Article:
Think about it -- we define ourselves as a nation of immigrants. That’s who we are -- in our bones. The promise we see in those who come here from every corner of the globe, that’s always been one of our greatest strengths. It keeps our workforce young. It keeps our country on the cutting edge. And it’s helped build the greatest economic engine the world has ever known.
After all, immigrants helped start businesses like Google and Yahoo!. They created entire new industries that, in turn, created new jobs and new prosperity for our citizens. In recent years, one in four high-tech startups in America were founded by immigrants. One in four new small business owners were immigrants, including right here in Nevada -- folks who came here seeking opportunity and now want to share that opportunity with other Americans.
But we all know that today, we have an immigration system that’s out of date and badly broken; a system that’s holding us back instead of helping us grow our economy and strengthen our middle class.
Right now, we have 11 million undocumented immigrants in America; 11 million men and women from all over the world who live their lives in the shadows. Yes, they broke the rules. They crossed the border illegally. Maybe they overstayed their visas. Those are facts. Nobody disputes them. But these 11 million men and women are now here. Many of them have been here for years. And the overwhelming majority of these individuals aren’t looking for any trouble. They’re contributing members of the community. They're looking out for their families. They're looking out for their neighbors. They're woven into the fabric of our lives.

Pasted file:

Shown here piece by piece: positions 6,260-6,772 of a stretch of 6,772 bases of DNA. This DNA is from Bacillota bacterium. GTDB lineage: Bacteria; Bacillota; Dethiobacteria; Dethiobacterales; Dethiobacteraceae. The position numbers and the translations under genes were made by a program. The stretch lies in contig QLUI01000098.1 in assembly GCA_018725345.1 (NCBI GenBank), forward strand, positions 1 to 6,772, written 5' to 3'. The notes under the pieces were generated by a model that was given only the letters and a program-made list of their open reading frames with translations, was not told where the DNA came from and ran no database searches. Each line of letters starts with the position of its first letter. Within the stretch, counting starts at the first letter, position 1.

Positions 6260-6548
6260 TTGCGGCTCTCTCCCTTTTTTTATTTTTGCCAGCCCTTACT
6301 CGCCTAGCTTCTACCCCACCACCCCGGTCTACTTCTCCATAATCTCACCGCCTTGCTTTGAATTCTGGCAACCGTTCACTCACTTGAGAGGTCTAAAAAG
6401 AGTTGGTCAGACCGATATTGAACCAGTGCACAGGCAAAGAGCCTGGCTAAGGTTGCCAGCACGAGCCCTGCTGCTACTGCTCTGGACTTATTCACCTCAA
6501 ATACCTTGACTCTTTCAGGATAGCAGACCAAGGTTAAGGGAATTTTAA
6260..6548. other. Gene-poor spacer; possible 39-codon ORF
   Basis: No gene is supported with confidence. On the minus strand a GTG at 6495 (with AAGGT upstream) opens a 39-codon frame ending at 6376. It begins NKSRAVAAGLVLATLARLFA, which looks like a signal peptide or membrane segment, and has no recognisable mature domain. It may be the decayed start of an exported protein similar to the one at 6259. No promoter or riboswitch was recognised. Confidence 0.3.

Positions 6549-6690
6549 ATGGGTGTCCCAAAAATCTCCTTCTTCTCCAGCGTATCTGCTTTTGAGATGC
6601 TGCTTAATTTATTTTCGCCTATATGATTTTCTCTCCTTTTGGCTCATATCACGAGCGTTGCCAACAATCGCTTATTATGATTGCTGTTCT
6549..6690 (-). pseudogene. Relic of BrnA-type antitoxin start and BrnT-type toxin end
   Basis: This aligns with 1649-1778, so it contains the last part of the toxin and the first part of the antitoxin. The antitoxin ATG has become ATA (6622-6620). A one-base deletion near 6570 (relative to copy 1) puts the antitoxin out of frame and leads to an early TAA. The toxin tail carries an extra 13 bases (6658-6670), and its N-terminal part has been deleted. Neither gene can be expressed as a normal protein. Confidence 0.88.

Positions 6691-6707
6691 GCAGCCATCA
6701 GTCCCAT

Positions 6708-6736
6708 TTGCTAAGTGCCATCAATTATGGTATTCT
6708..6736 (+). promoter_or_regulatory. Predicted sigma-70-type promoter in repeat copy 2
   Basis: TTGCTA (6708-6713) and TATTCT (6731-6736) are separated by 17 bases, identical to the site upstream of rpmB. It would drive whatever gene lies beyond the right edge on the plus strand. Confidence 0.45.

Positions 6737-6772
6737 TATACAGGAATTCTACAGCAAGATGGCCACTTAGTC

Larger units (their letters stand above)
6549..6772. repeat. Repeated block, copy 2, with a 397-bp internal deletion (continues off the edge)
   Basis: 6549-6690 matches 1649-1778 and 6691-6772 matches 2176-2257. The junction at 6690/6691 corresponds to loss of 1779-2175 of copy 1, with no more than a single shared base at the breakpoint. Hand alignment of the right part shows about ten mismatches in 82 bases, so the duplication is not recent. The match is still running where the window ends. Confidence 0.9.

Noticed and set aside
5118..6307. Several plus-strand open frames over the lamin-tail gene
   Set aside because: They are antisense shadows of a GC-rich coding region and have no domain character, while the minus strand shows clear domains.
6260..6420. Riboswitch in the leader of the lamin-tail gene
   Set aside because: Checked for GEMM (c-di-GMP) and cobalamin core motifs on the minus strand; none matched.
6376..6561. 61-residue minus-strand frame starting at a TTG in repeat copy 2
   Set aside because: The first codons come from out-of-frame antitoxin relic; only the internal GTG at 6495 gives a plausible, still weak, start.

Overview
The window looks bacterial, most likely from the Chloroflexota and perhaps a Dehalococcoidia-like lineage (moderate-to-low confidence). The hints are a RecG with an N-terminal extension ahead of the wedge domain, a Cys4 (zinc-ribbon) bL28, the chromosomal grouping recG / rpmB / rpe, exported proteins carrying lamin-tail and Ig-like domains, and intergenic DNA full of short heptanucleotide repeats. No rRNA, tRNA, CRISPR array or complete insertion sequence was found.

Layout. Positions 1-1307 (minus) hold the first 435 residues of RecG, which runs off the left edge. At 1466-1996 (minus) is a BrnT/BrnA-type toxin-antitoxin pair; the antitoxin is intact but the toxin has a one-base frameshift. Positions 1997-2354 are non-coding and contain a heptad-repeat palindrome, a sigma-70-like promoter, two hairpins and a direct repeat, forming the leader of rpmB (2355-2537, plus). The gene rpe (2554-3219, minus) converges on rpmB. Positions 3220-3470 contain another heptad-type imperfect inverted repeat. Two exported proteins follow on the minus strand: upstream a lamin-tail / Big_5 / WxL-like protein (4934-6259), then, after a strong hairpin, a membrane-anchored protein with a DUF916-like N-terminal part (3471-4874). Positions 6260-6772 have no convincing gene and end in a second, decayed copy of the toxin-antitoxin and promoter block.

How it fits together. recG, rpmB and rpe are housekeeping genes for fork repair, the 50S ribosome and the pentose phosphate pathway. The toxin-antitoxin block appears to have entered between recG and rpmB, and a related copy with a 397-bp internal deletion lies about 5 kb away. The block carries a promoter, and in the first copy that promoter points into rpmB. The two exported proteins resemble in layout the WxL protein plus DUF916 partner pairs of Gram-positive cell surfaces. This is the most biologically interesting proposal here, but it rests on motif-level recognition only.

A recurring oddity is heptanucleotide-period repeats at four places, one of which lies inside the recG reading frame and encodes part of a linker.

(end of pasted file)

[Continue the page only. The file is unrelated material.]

Every day, like the rest of us, they go out and try to earn a living. Often they do that in a shadow economy -- a place where employers may offer them less than the minimum wage or make them work overtime without extra pay. And when that happens, it’s not just bad for them, it’s bad for the entire economy. Because all the businesses that are trying to do the right thing -- that are hiring people legally, paying a decent wage, following the rules -- they’re the ones who suffer. They've got to compete against companies that are breaking the rules. And the wages and working conditions of American workers are threatened, too.
So if we're truly committed to strengthening our middle class and providing more ladders of opportunity to those who are willing to work hard to make it into the middle class, we've got to fix the system.
We have to make sure that every business and every worker in America is playing by the same set of rules. We have to bring this shadow economy into the light so that everybody is held accountable -- businesses for who they hire, and immigrants for getting on the right side of the law. That’s common sense. And that’s why we need comprehensive immigration reform. (Applause.)
There’s another economic reason why we need reform. It’s not just about the folks who come here illegally and have the effect they have on our economy. It’s also about the folks who try to come here legally but have a hard time doing so, and the effect that has on our economy.
Right now, there are brilliant students from all over the world sitting in classrooms at our top universities. They’re earning degrees in the fields of the future, like engineering and computer science. But once they finish school, once they earn that diploma, there’s a good chance they’ll have to leave our country. Think about that.